Sicily – the Land of Baroque ‘n’Roll, Part 1
Sicily is the largest island in the Mediterranean, symbolised by the Trinacria, representing the island’s triangular shape and fabled fertility. Winegrowing here dates back to the 8th century B.C. by ancient Greek colonies.
Sicily has highly visible evidence of conquest by many civilisations. Phonecians, Carthaginians, Greeks, Romans, Normans, Arabs, Germans, Spanish, and English came and went. All left their mark and a rich cultural legacy; in architecture, art, music, literature. As for cuisine, Sicily is sometimes called God’s Kitchen, and with good reason.
Unmissable architecture is everywhere; including Greek temples at Agrigento and Roman Mosaics at Piazza Armerina. Or try the Norman Cathedral in Monreale and the grandiose Baroque style of Ragusa and Catania.
These human creations add to the drama and beauty of the natural landscape. Indeed, most towns feature narrow winding streets and endless steps, through the higgledy-piggledy housing. Churches offer redemption on every corner.
Towns and villages are often perched high on hilltops; they are the balconies of Sicily offering stupendous views.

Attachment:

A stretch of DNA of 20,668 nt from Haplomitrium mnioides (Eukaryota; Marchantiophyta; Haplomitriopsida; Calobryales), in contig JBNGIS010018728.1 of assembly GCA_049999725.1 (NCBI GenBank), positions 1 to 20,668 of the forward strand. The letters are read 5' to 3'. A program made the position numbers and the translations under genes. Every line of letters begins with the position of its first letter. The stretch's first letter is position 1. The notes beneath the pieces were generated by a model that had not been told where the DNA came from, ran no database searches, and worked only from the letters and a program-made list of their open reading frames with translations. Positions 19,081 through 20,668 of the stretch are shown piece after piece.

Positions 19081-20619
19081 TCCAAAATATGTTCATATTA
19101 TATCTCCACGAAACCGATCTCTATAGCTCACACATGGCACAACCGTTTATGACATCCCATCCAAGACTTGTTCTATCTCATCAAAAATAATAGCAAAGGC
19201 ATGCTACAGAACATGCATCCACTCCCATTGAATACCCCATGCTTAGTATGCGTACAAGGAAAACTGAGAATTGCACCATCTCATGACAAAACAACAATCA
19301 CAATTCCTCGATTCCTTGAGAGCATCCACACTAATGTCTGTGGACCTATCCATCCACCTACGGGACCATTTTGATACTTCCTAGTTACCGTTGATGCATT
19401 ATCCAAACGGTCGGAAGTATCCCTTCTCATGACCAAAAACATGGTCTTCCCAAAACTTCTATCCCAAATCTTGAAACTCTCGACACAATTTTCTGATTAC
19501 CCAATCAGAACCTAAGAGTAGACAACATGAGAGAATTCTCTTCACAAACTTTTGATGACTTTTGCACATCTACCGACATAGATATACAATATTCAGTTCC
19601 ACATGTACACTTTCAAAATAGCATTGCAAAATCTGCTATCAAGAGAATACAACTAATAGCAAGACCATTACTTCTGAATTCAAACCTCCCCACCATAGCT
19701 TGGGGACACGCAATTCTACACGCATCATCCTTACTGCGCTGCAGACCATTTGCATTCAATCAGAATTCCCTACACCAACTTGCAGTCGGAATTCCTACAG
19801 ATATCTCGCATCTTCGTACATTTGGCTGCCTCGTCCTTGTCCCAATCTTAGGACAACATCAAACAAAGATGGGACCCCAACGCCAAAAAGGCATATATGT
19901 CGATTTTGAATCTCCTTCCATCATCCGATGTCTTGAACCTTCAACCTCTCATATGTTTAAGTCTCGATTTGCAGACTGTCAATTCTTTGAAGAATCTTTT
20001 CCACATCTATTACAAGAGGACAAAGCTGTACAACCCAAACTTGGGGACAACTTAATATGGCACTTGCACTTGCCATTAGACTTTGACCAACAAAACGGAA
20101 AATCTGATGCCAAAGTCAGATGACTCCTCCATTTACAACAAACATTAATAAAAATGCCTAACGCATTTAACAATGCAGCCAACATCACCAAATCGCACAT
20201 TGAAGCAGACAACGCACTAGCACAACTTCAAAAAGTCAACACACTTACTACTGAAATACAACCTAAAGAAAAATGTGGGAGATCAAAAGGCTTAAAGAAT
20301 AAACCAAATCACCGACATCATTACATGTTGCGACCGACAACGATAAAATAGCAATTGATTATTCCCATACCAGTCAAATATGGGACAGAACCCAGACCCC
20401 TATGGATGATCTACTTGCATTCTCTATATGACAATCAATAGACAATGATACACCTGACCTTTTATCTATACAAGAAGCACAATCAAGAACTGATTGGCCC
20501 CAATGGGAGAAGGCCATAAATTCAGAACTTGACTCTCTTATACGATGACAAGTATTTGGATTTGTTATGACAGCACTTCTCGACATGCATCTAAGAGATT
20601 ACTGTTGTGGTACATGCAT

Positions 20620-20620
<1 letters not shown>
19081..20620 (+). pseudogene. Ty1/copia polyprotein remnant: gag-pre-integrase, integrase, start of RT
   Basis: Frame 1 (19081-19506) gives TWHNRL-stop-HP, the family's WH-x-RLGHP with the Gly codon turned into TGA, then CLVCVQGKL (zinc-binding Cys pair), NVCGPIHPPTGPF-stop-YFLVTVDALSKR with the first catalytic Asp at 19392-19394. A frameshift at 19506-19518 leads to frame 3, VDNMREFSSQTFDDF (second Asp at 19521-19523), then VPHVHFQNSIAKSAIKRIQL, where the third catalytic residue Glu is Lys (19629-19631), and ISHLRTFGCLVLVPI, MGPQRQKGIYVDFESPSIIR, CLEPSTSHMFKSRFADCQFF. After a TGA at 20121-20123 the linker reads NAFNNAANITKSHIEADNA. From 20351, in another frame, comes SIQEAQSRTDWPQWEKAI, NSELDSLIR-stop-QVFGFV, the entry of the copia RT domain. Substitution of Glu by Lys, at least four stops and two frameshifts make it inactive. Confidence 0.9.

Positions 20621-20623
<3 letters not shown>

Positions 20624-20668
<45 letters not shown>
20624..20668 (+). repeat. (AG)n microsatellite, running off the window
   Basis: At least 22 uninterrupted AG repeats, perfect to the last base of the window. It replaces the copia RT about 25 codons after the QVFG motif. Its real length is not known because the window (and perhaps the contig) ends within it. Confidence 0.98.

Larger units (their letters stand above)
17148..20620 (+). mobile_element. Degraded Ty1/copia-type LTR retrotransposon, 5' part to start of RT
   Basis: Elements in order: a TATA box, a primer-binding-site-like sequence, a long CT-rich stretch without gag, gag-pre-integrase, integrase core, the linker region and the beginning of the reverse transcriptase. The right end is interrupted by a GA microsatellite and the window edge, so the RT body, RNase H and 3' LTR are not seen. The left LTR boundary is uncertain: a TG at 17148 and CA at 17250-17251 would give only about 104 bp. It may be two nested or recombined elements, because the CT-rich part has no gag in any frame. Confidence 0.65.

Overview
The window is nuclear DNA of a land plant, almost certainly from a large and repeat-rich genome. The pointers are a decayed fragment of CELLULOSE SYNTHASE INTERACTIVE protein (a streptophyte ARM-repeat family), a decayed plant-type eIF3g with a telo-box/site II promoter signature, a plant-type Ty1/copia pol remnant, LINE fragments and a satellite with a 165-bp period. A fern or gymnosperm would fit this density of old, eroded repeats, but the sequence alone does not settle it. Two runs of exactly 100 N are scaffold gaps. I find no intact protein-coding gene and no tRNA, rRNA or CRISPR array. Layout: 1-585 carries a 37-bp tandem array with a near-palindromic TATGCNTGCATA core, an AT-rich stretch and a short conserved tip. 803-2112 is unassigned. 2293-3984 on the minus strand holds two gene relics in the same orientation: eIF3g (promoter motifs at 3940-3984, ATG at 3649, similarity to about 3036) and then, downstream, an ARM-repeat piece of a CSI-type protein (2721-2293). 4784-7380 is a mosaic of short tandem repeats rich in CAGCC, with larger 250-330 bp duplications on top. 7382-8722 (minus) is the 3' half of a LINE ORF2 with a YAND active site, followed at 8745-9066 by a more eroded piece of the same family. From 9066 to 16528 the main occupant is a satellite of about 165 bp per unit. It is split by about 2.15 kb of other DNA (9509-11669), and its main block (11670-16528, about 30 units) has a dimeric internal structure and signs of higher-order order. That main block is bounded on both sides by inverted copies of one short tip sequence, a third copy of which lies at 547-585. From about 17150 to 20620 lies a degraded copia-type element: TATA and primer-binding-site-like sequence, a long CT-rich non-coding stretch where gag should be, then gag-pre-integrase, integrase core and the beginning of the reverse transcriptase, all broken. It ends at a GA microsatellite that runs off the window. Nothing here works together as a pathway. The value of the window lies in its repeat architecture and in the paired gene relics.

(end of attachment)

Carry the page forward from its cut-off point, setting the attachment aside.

The old reputation
Wine production has always been enormous, once peaking at over 10 million hectolitres per year. In the early nineties, this amount exceeded that produced by the whole of Australia! While production has fallen to around 6 million hectolitres, that still makes it Italy’s third biggest region by volume.
Sicily’s awful old wine reputation was because of the much-traduced Marsala plus the massive production of cheap basic plonk. Much ended up in distillation, or as a grape concentrate. Cooperatives produced bulk wines mostly for bottling and blending elsewhere. No wonder then that the Italian DOC and DOCG quality designations were few and far between.
However, the vinous revolution that happened in Sicily matches or exceeds that of many other Italian regions. Since the 1990’s, the focus turned to quality. From then on, a new wave of Sicilian pioneers looked to improving quality and achieved startling results.
Better vineyard sites, training systems and yield reductions meant fewer but better quality grapes. Obscure varieties came back from oblivion, and international grape varieties were a successful experiment. Investment poured in from producers based in other parts of Italy looking to expand. Overlooked areas like Mount Etna attracted the same ideas, often from the Sicilian pioneers. Consultants and flying winemakers arrived from around the world. Co-ops got their act together and stopped relying on subsidies.